Aussies to get neutered V8 Mustang?

Ford Australia surprised everyone when it revealed official power figures for the Australian Mustang at its Go Further 2020 event on Monday.

It confirmed the Ford Mustang GT, powered by a 5.0-litre V8, will produce 303kW and 525Nm when it arrives at the end of next year, or 22kW and 17Nm less than its North American equivalent.

Ford Oz, however, assures us this isn’t the case, adamant the Coyote engine in our Mustang GT will be no different to that found in American ’Stangs.

“Same engine, same tuning, it’s just a different conversion,” Ford Australia’s public relations team told MOTOR magazine when asked for an explanation. 

Ford says it comes down to the different standards used by the two countries when measuring engine output at the flywheel.

“The (European ) DIN standard is achieved by testing the engine fitted with all ancillaries and exhaust system as used in the car. The American SAE system tests without alternator, water pump, and other auxiliary components such as power steering pump, muffled exhaust system,” Ford added.

Interestingly, the Australian Mustang Ecoboost’s power figures, also officially released on Monday, don’t illustrate such a difference. The Australian 2.3-litre turbocharged variant will produce 233kW and 432Nm, line ball with its US counterpart’s engine.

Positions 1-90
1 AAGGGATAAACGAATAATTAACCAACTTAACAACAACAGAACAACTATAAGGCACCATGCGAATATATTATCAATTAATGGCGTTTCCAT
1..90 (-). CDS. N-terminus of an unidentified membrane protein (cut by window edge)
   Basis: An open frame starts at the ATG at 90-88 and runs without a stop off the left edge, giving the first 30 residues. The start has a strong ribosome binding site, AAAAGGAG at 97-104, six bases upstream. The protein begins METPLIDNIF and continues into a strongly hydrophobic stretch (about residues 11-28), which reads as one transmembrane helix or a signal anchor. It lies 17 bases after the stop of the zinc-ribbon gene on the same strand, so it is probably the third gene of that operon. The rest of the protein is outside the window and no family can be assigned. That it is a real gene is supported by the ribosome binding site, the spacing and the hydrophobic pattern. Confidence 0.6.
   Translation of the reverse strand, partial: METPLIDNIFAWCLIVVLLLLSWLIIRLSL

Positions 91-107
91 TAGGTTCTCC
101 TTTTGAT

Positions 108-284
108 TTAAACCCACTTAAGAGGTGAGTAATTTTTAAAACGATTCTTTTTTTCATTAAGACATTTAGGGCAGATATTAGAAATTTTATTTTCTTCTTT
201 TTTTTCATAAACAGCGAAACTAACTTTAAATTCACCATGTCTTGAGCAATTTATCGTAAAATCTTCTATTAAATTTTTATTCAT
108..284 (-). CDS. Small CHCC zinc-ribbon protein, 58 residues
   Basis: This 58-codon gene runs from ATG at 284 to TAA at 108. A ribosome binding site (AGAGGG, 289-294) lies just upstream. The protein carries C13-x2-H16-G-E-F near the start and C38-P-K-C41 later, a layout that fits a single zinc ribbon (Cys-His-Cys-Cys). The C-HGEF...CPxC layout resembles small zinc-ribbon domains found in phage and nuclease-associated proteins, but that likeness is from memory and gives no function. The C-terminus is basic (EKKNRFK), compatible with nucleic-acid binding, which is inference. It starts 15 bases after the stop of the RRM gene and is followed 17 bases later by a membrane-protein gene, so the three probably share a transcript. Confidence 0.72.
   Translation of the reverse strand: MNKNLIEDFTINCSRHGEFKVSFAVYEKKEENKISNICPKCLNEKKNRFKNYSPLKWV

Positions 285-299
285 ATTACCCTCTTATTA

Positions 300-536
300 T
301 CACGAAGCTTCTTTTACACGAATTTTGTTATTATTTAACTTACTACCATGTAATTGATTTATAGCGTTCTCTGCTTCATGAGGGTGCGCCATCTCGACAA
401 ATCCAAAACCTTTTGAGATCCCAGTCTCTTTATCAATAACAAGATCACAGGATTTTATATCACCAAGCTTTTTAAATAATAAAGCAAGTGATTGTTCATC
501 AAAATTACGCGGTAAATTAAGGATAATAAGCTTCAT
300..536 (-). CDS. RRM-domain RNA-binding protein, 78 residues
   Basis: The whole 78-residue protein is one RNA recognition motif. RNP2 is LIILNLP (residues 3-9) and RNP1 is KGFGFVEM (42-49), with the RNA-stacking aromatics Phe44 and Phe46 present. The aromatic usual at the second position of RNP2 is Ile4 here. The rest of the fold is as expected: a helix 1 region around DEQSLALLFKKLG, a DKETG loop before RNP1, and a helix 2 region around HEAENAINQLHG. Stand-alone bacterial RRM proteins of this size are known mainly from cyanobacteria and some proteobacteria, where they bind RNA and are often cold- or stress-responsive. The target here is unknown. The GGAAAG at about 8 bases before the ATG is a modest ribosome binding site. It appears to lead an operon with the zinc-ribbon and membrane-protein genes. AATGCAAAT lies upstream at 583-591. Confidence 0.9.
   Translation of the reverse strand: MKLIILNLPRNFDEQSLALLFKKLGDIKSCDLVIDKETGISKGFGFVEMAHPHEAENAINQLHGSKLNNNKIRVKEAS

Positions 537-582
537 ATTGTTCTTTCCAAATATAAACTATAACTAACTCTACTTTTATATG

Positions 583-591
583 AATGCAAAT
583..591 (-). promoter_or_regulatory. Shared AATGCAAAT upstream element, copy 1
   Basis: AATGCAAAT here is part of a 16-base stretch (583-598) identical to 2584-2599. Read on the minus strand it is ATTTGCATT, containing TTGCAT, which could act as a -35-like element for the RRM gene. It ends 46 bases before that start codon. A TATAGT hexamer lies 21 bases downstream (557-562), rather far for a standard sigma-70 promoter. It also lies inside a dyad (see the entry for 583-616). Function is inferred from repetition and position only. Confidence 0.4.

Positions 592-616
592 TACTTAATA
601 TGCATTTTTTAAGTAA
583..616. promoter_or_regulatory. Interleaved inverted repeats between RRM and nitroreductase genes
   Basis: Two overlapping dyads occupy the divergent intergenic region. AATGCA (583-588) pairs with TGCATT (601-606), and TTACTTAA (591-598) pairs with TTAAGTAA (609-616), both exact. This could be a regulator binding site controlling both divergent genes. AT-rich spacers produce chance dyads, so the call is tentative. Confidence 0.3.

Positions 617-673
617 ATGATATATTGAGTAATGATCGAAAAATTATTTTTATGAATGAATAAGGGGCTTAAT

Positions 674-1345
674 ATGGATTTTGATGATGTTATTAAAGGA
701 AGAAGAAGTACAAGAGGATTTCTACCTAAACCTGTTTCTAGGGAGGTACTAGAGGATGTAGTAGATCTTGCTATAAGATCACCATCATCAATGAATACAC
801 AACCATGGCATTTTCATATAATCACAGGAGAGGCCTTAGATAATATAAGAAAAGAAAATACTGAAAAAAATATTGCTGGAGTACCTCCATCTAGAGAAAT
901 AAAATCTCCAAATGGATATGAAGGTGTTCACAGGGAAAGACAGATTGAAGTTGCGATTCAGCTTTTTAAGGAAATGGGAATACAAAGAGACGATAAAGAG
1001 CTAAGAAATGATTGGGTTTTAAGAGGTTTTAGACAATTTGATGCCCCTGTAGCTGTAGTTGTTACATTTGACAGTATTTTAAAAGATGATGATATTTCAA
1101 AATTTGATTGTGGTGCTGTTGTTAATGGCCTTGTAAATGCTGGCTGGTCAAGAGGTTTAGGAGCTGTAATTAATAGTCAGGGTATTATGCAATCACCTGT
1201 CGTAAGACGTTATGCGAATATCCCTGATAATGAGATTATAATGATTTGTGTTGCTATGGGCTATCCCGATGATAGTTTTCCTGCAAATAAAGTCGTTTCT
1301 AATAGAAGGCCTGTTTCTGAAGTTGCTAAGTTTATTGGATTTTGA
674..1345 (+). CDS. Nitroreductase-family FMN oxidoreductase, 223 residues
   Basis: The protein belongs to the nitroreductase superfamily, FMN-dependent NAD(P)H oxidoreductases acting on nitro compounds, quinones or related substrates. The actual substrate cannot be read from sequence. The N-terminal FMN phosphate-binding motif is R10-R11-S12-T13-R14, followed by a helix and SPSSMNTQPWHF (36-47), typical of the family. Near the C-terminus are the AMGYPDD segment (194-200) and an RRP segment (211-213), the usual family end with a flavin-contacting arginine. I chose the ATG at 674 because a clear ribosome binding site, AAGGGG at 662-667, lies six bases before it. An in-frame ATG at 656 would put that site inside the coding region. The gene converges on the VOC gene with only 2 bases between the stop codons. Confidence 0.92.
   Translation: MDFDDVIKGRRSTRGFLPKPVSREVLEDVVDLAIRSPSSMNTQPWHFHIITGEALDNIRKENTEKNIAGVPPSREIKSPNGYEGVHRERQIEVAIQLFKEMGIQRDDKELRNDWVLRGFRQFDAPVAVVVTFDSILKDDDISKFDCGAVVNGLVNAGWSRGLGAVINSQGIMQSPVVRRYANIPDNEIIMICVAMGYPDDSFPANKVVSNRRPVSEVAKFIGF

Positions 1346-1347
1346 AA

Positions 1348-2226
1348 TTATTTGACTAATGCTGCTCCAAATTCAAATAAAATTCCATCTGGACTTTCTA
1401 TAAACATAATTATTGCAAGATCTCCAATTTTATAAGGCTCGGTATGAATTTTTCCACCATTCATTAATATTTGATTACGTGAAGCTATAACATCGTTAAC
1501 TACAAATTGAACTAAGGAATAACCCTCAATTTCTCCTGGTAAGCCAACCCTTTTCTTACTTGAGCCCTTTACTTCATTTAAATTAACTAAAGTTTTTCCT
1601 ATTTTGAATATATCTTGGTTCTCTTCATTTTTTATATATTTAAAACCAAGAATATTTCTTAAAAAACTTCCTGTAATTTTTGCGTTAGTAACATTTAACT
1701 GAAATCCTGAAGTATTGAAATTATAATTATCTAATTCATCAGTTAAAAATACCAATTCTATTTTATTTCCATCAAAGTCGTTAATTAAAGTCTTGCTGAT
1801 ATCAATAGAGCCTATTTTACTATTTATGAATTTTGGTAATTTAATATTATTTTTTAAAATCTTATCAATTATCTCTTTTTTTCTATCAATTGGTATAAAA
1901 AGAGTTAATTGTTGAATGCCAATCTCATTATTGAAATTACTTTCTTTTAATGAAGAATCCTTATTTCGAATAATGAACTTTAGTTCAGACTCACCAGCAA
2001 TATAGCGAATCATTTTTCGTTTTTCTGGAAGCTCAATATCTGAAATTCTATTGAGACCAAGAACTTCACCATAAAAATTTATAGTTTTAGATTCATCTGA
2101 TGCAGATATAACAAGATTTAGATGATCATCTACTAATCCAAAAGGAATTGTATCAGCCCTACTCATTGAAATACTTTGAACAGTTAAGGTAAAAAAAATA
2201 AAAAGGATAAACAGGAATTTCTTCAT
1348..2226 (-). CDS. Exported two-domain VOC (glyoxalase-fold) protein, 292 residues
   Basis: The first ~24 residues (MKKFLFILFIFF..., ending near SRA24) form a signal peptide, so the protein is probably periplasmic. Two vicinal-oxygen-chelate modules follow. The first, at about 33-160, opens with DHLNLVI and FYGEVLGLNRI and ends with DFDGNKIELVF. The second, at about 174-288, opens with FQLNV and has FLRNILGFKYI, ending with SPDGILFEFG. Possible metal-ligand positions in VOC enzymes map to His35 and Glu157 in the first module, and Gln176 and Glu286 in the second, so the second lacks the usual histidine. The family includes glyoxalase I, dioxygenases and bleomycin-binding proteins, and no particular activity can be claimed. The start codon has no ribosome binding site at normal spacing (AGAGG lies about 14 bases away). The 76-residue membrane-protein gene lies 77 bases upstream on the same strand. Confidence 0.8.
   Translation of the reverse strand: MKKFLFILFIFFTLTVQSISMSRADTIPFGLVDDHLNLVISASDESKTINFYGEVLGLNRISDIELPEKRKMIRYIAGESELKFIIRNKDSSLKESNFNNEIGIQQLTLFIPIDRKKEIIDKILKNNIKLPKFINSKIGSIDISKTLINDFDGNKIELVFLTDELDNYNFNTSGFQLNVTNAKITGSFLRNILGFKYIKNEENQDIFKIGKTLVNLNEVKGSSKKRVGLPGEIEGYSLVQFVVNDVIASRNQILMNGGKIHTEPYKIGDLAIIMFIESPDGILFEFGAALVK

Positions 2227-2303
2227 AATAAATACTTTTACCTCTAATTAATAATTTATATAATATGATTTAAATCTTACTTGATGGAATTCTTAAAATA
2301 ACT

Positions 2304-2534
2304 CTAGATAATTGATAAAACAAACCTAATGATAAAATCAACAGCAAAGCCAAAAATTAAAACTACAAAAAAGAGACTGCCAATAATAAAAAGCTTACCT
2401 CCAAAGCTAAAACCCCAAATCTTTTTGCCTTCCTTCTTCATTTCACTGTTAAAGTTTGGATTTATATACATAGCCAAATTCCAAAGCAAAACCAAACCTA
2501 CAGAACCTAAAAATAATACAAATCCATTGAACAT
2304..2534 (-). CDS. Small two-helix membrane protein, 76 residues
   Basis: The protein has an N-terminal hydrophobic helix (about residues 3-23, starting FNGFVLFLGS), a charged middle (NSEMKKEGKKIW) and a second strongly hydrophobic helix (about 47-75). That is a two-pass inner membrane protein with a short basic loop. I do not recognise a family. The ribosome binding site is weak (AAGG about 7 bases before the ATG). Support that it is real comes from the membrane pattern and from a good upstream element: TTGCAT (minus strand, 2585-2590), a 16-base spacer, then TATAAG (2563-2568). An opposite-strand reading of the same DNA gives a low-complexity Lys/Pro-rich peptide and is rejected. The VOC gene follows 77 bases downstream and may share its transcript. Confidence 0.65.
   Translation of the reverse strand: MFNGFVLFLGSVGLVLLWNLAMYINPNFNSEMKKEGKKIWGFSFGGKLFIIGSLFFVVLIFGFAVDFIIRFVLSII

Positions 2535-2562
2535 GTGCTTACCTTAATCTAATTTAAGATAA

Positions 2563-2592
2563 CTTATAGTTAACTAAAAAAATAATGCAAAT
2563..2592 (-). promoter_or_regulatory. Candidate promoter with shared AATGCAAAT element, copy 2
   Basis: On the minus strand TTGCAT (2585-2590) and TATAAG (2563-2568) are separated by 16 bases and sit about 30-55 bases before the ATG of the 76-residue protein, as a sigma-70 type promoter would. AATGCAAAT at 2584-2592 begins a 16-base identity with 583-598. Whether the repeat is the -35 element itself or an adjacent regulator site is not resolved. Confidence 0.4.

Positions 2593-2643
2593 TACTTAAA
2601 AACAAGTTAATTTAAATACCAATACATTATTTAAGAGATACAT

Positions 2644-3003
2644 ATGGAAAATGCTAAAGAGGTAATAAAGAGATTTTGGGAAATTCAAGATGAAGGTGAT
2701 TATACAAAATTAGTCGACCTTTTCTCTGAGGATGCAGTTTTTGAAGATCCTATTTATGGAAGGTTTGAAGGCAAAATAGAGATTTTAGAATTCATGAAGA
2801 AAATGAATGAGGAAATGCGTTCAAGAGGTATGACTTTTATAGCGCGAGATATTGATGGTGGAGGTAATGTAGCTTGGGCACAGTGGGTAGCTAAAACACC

When asked whether Australia might receive the most powerful Mustang of all ­– the recently revealed 373kW naturally aspirated V8-powered Shelby GT350 – Ford shook its head, affirming no plans to stray from left-hand drive production for the track focused special.

“When you start out from the beginning to design a car that’s left-hand drive or right-hand drive you take a totally different approach,” says Trevor Worthington, Vice President of Product Development of Ford Asia Pacific, “the GT350 is, in many ways, such a unique car, that it really would require a significant amount of engineering and validation. Never say never… but I can’t see it happening.”

Nor does Ford believe demand could sway things in our favour: “I would probably think you wouldn’t get that amount of demand [for the GT350] to justify, in right-hand drive markets, all of the engineering that would be required to do that.” Worthington added.

Despite this, Australia’s still got plenty to look forward to. Our first saddle of the Mustang in LA confirms the regular V8 rear-drive coupe’s got a lot going for it.

The next biggest piece of information will be pricing for the Australian Mustang, which we expect to be released next year. And with the US-spec Mustang GT manual lobbing for $32,995 in its home country, price is another figure we hope doesn’t change much for our market.

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